Leader of the House of Lords
Succeeded by:
The Earl of Kimberley
Preceded by:
The Earl of Iddesleigh
Foreign Secretary
Succeeded by:
The Earl of Rosebery

Template:Succession box one to two

Preceded by:
The Earl of Kimberley
Foreign Secretary
Succeeded by:
The Marquess of Lansdowne
Preceded by:
The Marquess of Dufferin and Ava
Lord Warden of the Cinque Ports
Succeeded by:
The Lord Curzon of Kedleston
Preceded by:
The Viscount Cross
Lord Privy Seal
Succeeded by:
Arthur Balfour

Template:End box

Preceded by:
James Gascoyne-Cecil
Marquess of Salisbury
Succeeded by:
James Gascoyne-Cecil

Template:End box

sv:Robert Arthur Talbot Gascoyne-Cecil de:Robert Arthur Talbot Gascoyne-Cecil, 3. Marquess of Salisbury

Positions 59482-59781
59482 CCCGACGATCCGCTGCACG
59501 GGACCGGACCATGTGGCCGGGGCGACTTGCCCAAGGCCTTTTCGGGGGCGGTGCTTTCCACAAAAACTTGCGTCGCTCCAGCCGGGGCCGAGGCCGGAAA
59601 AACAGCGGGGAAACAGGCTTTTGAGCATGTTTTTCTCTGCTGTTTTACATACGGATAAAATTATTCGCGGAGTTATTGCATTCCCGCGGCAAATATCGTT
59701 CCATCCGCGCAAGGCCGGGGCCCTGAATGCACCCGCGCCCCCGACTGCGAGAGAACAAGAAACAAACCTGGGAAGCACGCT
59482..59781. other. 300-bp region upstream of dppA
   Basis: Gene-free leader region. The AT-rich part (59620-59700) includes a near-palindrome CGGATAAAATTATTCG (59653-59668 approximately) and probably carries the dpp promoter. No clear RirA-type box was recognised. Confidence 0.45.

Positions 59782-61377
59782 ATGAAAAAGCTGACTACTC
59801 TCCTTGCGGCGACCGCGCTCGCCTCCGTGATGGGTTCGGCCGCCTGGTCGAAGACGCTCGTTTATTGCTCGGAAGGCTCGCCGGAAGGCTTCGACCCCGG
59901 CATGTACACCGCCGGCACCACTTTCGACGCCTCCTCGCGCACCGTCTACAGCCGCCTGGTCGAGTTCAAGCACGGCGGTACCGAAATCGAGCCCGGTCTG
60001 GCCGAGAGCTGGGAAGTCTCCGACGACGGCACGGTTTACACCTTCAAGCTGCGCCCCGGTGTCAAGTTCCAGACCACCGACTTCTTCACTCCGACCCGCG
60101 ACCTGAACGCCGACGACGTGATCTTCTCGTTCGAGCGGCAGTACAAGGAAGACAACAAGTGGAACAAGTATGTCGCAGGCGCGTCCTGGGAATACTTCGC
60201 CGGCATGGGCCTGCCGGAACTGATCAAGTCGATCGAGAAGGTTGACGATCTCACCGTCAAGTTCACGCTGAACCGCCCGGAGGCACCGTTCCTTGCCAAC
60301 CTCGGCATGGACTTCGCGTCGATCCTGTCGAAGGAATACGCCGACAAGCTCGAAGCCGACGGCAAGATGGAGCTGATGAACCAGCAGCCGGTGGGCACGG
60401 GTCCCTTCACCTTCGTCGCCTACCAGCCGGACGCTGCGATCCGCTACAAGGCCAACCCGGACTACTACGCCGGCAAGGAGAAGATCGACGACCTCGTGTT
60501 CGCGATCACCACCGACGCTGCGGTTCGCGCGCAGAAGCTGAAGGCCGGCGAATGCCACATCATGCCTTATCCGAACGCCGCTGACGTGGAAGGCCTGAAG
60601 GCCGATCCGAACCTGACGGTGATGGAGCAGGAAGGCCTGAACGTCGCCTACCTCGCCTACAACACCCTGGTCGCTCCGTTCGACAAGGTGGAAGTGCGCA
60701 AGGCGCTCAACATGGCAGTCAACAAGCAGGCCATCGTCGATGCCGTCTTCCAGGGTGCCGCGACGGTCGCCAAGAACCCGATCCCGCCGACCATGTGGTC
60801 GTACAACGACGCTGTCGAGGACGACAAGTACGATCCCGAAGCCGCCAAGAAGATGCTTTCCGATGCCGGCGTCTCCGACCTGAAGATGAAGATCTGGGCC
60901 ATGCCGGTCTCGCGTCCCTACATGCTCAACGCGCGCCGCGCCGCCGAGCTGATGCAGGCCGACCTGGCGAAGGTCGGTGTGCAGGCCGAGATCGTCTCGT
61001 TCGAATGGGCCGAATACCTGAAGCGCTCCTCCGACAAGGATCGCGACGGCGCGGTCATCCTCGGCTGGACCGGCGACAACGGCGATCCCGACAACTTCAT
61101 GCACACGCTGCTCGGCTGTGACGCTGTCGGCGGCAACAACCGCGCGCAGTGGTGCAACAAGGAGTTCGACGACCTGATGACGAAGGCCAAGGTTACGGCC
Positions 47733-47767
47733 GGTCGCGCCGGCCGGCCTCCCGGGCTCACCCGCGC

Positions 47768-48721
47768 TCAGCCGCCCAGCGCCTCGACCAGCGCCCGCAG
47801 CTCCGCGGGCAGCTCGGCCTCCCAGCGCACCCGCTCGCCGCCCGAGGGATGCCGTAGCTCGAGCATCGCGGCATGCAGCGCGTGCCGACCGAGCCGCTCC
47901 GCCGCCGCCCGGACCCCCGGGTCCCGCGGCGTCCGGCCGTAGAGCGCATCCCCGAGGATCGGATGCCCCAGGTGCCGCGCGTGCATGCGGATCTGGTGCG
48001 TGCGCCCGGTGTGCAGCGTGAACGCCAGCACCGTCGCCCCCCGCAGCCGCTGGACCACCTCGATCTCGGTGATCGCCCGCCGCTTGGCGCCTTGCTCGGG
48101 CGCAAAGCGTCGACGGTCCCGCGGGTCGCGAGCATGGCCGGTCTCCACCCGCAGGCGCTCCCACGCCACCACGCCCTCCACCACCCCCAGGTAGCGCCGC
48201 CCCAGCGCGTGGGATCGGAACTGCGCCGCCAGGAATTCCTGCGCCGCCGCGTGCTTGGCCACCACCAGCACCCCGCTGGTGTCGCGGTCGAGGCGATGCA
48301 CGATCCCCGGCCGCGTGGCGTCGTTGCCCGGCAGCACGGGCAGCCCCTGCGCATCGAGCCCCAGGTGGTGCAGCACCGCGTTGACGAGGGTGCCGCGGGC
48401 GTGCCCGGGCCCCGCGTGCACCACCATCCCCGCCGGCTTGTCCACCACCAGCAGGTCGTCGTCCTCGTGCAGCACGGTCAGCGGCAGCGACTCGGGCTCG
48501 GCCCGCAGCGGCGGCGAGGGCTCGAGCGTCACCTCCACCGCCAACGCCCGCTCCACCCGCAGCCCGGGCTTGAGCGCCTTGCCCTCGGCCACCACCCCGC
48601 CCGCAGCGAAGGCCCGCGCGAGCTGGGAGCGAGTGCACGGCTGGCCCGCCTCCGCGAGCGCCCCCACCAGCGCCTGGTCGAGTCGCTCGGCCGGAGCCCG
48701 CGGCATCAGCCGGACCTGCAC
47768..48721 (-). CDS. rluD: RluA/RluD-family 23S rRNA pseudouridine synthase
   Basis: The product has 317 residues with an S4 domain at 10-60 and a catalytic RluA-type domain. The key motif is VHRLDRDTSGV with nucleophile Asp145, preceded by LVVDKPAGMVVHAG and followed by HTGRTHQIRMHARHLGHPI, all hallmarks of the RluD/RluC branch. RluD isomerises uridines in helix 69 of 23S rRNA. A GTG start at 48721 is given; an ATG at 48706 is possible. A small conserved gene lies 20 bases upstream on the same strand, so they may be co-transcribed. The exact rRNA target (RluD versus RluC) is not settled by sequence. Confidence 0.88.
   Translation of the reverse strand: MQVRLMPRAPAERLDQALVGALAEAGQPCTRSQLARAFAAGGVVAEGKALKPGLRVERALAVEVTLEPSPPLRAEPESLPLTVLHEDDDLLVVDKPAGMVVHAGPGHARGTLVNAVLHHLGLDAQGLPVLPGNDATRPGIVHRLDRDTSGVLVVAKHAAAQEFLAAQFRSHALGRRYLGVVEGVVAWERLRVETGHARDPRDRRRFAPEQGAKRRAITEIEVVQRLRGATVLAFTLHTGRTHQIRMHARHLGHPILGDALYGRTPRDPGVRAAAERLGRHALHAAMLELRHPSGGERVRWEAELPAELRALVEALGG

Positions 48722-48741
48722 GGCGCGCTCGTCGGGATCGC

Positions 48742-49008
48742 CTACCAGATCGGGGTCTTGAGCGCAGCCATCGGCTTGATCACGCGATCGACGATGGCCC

Academic Kids Menu

  • Art and Cultures
    • Art (
    • Architecture (
    • Cultures (
    • Music (
    • Musical Instruments (
  • Biographies (
  • Clipart (
  • Geography (
    • Countries of the World (
    • Maps (
    • Flags (
    • Continents (
  • History (
    • Ancient Civilizations (
    • Industrial Revolution (
    • Middle Ages (
    • Prehistory (
    • Renaissance (
    • Timelines (
    • United States (
    • Wars (
    • World History (
  • Human Body (
  • Mathematics (
  • Reference (
  • Science (
    • Animals (
    • Aviation (
    • Dinosaurs (
    • Earth (
    • Inventions (
    • Physical Science (
    • Plants (
    • Scientists (
  • Social Studies (
    • Anthropology (
    • Economics (
    • Government (
    • Religion (
    • Holidays (
  • Space and Astronomy
    • Solar System (
    • Planets (
  • Sports (
  • Timelines (
  • Weather (
  • US States (


  • Home Page (
  • Contact Us (

  • Clip Art (
Personal tools